Then come the two albums from The Quiet Earth Orchestra, which you might expect to stand close to together sound wise due to them coming form the same project, and they do, but then they don’t. The self titled offering finds John behind the mic, while World Without Words 2 is fully instrumental, however, the former contains, for me, the best vocal performance of the three albums here to feature lyrics, John much more engaging vocally when he’s being forceful and punctuating the more sprawling music. Keys and synths often dominate, but there’s also some tasty guitar work thrown in for good measure, with opening cut “History Ends Here” a truly enigmatic introduction to the album where a strange but welcome melding of Saga and Jean Michel Jarre works in a much better way than you might expect. “Simple” adds a more restrained drama to the overall outlook, while “Singularity” hints at an 80s Rush sound without ever relying on it too strongly to gets its message across. (3.5/5)

It’s World Without Words 2 where things, for me, really come together, a moody landscape of more electro-based sprawls allowed to grow and breathe in a way that really makes them instantly involving, yet capable of evolving into broader ideas as you get to know them, with pieces like “Optimism Unlimited” showing off the true musical skills that this clearly talented musician has at his disposal. The track names may make this all feel a little convoluted and, dare I say, pretentious, as they alternate between the “Optimism…” pieces and those from “The Thing In The Wood…” but as a musical experience, thankfully the flow and instrumental storytelling comes across as much more natural. This is an album I can see myself going back to regularly, with the clever construction of the tracks and album as a whole making for a varied, involving and impressive journey. (4/5)

As you’ll have gathered, my own personal tastes lead me to the more progressive end of what John Ludi has to say, and my lack of connection with his voice makes the instrumental selections even more appealing. Although I’d also add that through the lack of lyrics on World Without Words 2, the compositions are made to work harder to fill that void and everything benefits as a result.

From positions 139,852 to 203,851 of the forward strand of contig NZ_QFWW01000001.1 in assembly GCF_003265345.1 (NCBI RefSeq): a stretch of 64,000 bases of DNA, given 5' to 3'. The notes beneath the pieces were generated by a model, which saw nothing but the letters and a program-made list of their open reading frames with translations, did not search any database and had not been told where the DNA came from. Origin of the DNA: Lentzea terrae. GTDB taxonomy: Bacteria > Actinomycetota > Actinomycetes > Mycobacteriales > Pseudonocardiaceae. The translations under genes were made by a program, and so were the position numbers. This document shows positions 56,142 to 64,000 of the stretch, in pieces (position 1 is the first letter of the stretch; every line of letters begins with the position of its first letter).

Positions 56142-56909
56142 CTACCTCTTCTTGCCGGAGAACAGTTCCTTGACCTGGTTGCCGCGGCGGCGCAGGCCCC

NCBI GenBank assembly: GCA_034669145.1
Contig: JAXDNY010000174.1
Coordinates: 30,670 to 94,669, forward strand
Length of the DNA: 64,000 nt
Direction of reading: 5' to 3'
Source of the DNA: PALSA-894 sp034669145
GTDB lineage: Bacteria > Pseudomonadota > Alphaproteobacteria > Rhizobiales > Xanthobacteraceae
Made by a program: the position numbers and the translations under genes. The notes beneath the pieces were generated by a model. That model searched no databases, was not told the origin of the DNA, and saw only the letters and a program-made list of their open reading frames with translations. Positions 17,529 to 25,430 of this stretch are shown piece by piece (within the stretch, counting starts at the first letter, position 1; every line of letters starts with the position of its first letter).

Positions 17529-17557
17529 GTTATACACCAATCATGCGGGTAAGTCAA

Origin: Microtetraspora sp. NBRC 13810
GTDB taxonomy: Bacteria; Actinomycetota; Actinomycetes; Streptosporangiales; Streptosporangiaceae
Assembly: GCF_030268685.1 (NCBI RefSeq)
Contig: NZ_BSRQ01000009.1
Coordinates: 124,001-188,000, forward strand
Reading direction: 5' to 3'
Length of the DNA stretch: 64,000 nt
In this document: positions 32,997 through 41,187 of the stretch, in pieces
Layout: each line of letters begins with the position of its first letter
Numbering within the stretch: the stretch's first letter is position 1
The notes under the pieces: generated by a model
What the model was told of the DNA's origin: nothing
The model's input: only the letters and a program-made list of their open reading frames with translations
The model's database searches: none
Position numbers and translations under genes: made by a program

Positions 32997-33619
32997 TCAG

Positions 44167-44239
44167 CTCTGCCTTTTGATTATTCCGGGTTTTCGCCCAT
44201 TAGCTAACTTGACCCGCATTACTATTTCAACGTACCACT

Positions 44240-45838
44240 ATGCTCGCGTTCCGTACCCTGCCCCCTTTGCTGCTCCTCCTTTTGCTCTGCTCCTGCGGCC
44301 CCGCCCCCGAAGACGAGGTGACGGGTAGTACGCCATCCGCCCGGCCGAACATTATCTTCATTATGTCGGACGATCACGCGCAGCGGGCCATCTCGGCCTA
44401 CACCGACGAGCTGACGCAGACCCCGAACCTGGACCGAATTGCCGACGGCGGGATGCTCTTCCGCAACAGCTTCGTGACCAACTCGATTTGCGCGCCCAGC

There are hundreds - no thousands - of talented musicians out there who never really manage to get their music heard, so hats off to John Ludi for, even during his ‘retirement’, making efforts to make sure that his work finds an audience. There are many ways to explore his music, with lots of it to be found on YouTube or SoundCloud and a quick click of the link below will open up some of those options and a whole lot more detail about this artist than I have been able to impart here.

Track Listing
John Ludi: Mistakes Have Been Made

1. Kings 2. The Traveler 3. Wild Is The Wind 4. Everybody Here Gets Stupider 5. Frozen Souls 6. Go Along To Get Along 7. Goodbye Catbird 8. This Time 9. The Caretaker 10. Whisper In The Wind 11. Weightless Saint 12. Mistakes Have Been Made 13. Afterlife

Soft War: Soft War

1. There Is The Wind 2. Fate 3. Absent Memory 4. Supplication 5. For This We Bleed 6. Fear Of Flying 7. Relentless Love 8. Futile Rockets Fail 9. Together And Isolated 10. Sense And Denial 11. Tiny Murders 12. Futile Rockets Fall 13. Angry Blue Planet 14. Win

The Quiet Orchestra: The Quiet Orchestra

1. History Ends Here 2. God 3. Limitations 4. Simple 5. The Prophet 6. Singularity 7. Slow Down 8. The Madness Of Crowds 9. Cicades 10. The Prophet’s Theme

The Quiet Earth Orchestra: World Without Words 2

1. The Thing In The Woods 2. Optimism Unlimited 3. The Thing In The Woods Buys A Guitar 4. Winter Cedes To Spring 5. The Thing In The Woods Sits On The Seashore And Ponders Eternity 6. Optimism Interrupted 7. The Thing In The Woods Meditates In A Cave 8. An Eventual Ascent 9. The Thing In The Woods Adopts A Couple Kittens 10. Optimism Terminated 11. The Thing In The Woods Orders Chinese Takeout 12. Brontosaurus 13. The Thing In The Woods Contemplates The Interlocking Cycles Of Time

Added: June 4th 2023
Reviewer: Steven Reid
Related Link: John Ludi online
Hits: 1066
Language: english